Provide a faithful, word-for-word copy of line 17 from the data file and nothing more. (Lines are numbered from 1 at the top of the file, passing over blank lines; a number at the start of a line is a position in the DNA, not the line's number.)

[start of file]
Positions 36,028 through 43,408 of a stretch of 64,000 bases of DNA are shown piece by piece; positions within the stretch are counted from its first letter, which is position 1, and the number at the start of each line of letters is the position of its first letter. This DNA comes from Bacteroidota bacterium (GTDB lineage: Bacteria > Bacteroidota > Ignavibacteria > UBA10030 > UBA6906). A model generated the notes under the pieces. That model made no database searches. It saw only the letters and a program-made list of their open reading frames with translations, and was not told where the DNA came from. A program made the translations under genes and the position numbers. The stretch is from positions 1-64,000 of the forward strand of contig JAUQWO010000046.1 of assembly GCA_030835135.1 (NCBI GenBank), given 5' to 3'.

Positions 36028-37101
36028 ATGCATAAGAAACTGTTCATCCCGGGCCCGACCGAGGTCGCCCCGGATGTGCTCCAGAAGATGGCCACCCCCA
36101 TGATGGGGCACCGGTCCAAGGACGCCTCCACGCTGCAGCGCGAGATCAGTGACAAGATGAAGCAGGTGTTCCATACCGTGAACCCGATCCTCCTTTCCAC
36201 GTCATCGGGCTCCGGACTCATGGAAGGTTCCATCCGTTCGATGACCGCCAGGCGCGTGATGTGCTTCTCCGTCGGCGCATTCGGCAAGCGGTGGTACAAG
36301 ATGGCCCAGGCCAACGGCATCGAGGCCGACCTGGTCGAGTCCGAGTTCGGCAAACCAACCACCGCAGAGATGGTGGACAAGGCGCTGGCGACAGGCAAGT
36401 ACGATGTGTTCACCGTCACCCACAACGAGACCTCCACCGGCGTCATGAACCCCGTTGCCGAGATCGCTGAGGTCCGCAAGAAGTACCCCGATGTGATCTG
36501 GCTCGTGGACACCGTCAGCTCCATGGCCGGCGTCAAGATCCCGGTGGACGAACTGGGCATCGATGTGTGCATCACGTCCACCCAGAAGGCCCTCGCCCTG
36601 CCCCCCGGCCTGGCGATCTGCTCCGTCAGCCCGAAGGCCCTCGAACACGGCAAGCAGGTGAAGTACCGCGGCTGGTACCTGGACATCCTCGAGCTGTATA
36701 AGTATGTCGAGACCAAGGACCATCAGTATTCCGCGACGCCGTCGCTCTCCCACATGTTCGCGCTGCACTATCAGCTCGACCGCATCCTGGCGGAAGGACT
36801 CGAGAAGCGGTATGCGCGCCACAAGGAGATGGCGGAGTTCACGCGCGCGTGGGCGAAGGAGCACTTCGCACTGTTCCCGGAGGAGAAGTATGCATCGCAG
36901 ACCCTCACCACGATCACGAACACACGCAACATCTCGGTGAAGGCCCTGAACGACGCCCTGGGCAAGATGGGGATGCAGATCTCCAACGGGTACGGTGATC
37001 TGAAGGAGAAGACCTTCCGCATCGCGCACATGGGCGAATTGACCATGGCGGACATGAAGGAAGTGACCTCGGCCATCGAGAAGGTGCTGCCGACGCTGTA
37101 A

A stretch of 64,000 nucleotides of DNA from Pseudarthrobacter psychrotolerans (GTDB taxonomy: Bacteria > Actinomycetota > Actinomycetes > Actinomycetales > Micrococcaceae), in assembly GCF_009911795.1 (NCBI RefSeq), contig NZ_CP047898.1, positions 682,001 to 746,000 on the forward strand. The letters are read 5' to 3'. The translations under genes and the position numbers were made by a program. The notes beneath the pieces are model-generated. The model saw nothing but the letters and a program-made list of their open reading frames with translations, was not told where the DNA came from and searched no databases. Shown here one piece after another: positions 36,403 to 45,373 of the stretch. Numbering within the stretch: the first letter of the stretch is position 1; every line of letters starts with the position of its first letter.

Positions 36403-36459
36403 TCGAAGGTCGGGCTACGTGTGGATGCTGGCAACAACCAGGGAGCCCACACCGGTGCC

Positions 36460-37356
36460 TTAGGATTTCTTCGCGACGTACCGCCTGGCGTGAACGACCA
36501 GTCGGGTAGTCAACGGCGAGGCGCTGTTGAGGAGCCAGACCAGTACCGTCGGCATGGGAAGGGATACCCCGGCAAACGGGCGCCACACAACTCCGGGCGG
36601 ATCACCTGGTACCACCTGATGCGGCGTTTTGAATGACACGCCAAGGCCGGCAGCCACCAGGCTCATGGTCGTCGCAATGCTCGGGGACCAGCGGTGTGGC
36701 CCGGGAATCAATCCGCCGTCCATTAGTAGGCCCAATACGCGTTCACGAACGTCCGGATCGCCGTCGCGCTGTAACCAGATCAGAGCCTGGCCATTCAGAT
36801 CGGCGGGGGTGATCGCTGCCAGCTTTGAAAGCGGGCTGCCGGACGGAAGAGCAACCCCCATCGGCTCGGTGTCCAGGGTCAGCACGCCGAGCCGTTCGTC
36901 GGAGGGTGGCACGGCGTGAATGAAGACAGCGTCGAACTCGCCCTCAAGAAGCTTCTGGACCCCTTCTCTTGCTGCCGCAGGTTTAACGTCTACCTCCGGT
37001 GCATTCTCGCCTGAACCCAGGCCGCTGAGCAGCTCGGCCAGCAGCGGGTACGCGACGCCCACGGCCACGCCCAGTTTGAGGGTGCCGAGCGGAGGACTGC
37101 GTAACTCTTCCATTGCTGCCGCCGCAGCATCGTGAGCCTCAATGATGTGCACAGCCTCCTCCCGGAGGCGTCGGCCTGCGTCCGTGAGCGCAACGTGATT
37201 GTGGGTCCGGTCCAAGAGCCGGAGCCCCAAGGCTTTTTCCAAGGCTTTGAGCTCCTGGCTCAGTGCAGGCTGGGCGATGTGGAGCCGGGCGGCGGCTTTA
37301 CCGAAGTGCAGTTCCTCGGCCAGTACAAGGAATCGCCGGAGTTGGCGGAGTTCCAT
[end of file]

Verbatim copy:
36403 TCGAAGGTCGGGCTACGTGTGGATGCTGGCAACAACCAGGGAGCCCACACCGGTGCC